# [SciPy-user] Looking for a way to cluster data

Tue May 12 20:38:08 CDT 2009

```Hi Gary,

On Sat, Apr 25, 2009 at 8:18 PM, Gary Ruben <gruben@bigpond.net.au> wrote:
> Hi all,
>
> I'm looking for some advice on how to order data points so that I can
> visualise them. I've been looking at scipy.cluster for this purpose but
> I'm not sure whether it is suitable so I thought I'd see whether anyone
> had suggestions for a simpler suggestion of how to order the coordinates.

With the dendrogram function, the order nodes appear from
left-to-right can be change with the distance_sort or count_sort
functions.

> I have a binary 3D array containing 1's that form a shape in a 3D volume
> against a background of 0's - they form a skeleton of a connected,
> branched structure. Furthermore, the points are all 26-connected to each
> other, i.e. there are no gaps in the skeleton. The longest chains may be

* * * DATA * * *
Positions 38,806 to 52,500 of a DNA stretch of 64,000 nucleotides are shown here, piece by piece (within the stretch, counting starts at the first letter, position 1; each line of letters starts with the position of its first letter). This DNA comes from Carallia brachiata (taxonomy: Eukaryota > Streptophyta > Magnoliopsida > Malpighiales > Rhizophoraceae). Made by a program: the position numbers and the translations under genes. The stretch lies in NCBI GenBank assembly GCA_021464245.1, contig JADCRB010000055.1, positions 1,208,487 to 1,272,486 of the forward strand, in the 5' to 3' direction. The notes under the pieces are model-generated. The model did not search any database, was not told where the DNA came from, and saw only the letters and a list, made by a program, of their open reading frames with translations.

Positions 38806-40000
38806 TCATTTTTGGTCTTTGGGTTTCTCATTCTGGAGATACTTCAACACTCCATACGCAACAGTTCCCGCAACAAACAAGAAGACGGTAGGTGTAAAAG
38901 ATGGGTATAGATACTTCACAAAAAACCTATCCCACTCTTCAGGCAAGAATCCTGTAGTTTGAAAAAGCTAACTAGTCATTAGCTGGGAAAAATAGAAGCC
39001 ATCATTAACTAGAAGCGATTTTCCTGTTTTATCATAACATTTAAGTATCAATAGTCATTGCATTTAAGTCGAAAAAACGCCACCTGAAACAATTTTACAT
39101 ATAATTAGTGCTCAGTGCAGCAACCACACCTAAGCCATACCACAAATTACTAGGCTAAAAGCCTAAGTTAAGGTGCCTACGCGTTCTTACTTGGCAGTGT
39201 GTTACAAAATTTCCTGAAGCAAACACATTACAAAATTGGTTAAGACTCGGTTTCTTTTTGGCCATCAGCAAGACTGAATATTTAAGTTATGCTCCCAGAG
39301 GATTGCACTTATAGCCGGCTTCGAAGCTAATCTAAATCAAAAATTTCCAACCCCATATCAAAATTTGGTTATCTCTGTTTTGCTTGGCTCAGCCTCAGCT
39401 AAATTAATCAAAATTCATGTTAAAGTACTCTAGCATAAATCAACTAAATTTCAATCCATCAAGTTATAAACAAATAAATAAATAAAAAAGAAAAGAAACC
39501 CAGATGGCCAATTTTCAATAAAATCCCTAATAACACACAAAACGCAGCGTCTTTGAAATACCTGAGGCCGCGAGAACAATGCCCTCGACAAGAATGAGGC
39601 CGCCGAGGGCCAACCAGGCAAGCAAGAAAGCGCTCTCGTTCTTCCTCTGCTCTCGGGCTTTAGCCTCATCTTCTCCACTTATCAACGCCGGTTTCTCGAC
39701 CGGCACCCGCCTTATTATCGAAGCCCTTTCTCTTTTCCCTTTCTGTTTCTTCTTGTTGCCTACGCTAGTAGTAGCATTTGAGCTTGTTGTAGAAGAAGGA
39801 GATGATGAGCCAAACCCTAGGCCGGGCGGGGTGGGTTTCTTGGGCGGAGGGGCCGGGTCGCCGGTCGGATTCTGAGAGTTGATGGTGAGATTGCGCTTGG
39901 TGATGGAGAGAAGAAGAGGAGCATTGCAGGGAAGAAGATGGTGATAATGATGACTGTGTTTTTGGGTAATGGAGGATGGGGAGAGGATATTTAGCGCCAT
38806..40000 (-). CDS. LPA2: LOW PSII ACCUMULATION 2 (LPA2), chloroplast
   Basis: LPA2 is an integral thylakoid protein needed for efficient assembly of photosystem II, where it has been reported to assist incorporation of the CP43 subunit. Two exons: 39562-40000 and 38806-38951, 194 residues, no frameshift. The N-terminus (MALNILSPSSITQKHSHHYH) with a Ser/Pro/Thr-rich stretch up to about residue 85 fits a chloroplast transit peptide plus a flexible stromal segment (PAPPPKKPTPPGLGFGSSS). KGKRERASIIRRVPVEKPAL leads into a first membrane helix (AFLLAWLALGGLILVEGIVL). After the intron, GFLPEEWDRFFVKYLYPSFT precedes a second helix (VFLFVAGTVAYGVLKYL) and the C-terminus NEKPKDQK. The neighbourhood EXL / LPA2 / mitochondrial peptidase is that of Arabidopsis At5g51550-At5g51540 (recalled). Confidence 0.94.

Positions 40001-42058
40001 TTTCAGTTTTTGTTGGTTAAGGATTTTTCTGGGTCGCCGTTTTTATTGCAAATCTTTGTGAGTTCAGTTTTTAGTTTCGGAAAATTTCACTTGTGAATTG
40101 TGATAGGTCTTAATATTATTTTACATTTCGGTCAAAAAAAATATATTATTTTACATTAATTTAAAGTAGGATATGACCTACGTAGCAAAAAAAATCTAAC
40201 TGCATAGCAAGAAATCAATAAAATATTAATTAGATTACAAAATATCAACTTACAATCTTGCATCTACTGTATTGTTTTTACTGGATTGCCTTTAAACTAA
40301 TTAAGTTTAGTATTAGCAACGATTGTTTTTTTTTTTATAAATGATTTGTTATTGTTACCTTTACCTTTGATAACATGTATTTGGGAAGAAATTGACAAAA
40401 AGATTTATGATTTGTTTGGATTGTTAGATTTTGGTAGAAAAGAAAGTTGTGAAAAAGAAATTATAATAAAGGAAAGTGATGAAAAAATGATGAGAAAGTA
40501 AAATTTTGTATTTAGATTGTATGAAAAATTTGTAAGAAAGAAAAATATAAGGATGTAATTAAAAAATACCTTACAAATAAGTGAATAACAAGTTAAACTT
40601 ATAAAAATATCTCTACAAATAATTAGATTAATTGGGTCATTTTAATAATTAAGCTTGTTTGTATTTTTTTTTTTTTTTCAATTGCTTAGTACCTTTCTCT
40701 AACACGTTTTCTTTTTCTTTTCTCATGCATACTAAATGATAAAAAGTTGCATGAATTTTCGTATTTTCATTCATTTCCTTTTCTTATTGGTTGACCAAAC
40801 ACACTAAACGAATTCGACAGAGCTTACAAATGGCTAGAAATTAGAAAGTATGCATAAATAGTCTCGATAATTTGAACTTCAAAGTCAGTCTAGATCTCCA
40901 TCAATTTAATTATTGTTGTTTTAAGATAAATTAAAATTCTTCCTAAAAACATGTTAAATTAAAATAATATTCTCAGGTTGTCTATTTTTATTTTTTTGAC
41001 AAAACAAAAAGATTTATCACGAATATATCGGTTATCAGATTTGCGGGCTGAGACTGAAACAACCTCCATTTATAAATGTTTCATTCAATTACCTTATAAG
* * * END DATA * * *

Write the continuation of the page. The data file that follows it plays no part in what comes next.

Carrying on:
> 1000's of points long.
> It would be nice to visualise these using the mayavi mlab plot3d
> function, which draws tubes and which requires ordered coordinates as
> input, so I need to get ordered coordinate lists that traverse the
> points along the branches of the skeleton. It would also be nice to
> preferentially cluster long chains since then I can cull very short
> chains from the visualisation.
>
> scipy.cluster seems to be able to cluster the points but I'm not sure
> how to get the x,y,z coordinates of the original points out of its
> linkage data. This may not be possible.

The rows of the linkage matrix are the clusters and the first two
columns of the linkage matrix are the indices of the left and right
node, respectively. If the index is less than the number of points
clustered (i < N), it's a leaf node (original point/singleton
cluster), otherwise it's a non-singleton cluster (i >= N). Note, that
there are always (N-1) non-singleton clusters, so the linkage matrix
will always have N-1 rows.

> Maybe the scipy.spatial module
> is a better match to my problem.

I haven't had the chance to read this part of the discussion but I

Cheers,

Damian

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